Florida East Coast Railway Discusses Impact of Federal Transportation Bill

State officials Senator Bill Nelson, Chairman John Mica and Congresswoman Corrine Brown craft job creating bill

Jacksonville, Fla.—July 9, 2012—A comprehensive, national approach is needed to accommodate for export growth and impact on our nation’s multimodal freight network. Following months of negotiations, Congress emerged with a 27-month transportation bill containing a number of provisions that place unprecedented emphasis on freight movement and its importance to the U.S. economy. Florida East Coast Railway (FEC) applauds Florida’s Senator Bill Nelson, Chairman John Mica and Congresswoman Corrine Brown’s support of the bill, especially their support of the freight provisions which are aimed at increasing U.S. economic competitiveness and job creation.

“The Transportation Bill will have a positive impact on the railway industry,” said Jim Hertwig, Chief Executive Officer, Florida East Coast Railway. “This bill will complement the investments FEC is making in the Port Miami On-Dock Rail Facility and the Port Everglades Intermodal Container Transfer Facility. Additional investments in infrastructure will improve the nation’s ability to handle the increased freight that will flow into east coast ports after the Panama Canal expansion is completed.”

FEC championed these advances in goods movement through its membership in the Coalition for America’s Gateways and Trade Corridors. For more than 10 years, the Coalition helps its members educate Congress and the federal agencies to the economic importance of our water, road, rail and air infrastructure that allows massive amounts of goods to reach their domestic and international destinations cheaply and efficiently.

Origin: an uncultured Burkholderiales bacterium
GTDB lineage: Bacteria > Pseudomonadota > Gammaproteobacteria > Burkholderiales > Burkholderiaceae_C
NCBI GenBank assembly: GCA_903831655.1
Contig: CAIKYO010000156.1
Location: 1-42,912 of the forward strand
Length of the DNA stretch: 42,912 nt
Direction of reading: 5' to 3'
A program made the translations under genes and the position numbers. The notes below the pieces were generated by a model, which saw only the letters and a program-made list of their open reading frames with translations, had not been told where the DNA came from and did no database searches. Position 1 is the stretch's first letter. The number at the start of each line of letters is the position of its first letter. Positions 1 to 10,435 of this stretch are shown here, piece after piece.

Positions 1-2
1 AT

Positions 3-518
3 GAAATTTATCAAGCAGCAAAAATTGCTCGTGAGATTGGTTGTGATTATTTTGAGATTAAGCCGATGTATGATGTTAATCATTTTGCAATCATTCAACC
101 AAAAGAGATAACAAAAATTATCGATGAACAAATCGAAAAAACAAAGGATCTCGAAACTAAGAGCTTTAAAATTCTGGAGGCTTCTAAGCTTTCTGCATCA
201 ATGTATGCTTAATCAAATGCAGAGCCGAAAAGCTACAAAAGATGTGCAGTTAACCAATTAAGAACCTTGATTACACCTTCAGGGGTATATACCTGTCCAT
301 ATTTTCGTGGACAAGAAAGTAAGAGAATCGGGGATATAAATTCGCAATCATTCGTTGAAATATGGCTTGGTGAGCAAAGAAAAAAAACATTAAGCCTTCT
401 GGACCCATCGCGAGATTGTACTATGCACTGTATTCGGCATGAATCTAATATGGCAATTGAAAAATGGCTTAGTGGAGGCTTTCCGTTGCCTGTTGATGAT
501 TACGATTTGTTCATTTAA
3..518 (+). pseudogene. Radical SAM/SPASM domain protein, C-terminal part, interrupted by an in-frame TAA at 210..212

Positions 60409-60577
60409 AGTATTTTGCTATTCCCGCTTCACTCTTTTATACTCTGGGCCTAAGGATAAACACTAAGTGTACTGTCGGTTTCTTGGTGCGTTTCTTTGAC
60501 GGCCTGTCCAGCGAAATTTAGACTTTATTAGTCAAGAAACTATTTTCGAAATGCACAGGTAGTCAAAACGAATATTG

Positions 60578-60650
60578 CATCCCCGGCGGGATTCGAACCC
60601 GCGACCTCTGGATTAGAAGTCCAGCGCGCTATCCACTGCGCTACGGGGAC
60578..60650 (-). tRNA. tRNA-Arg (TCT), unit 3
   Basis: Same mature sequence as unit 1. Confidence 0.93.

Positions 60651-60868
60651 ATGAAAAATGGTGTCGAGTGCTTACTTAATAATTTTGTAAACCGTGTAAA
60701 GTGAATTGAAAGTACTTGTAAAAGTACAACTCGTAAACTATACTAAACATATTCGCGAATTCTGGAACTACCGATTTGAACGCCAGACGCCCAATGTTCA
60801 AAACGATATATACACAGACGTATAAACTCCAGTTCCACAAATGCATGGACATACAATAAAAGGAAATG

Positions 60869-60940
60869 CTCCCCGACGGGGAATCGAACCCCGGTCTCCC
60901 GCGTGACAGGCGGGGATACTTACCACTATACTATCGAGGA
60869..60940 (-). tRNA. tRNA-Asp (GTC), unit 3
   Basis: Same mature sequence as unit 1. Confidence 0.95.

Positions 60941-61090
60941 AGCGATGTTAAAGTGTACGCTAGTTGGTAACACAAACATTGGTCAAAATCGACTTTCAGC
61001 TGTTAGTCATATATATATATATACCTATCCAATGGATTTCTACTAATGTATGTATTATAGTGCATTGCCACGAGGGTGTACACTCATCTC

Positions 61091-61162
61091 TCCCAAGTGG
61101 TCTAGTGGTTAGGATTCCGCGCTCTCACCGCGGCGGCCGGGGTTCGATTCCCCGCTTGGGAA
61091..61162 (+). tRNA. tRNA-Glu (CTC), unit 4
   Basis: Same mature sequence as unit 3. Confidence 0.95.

“This compromise legislation shows that Congress has been listening when we’ve made our case for supporting the systems that move our nation’s goods,” said Mort Downey, Chairman of the Coalition and former U.S. Deputy Secretary of Transportation. “We see this as a good platform upon which future steps can be taken to further improve this critical network and its infrastructure.”

According to the U.S. Department of Commerce’s annual “GDP by Industry Report,” the manufacturing industry grew by $337 billion since 2009 and the agriculture and mining industries grew by $110 billion. Goods-producing industries are heavily reliant on our nation’s freight system and positively impact our nation’s export growth, which is up from $1.58 trillion in 2009 to $2.09 trillion in 2012. In 2008, American exports accounted for 12.8 percent of gross domestic product (GDP). Today, exports account for 13.9 percent of GDP.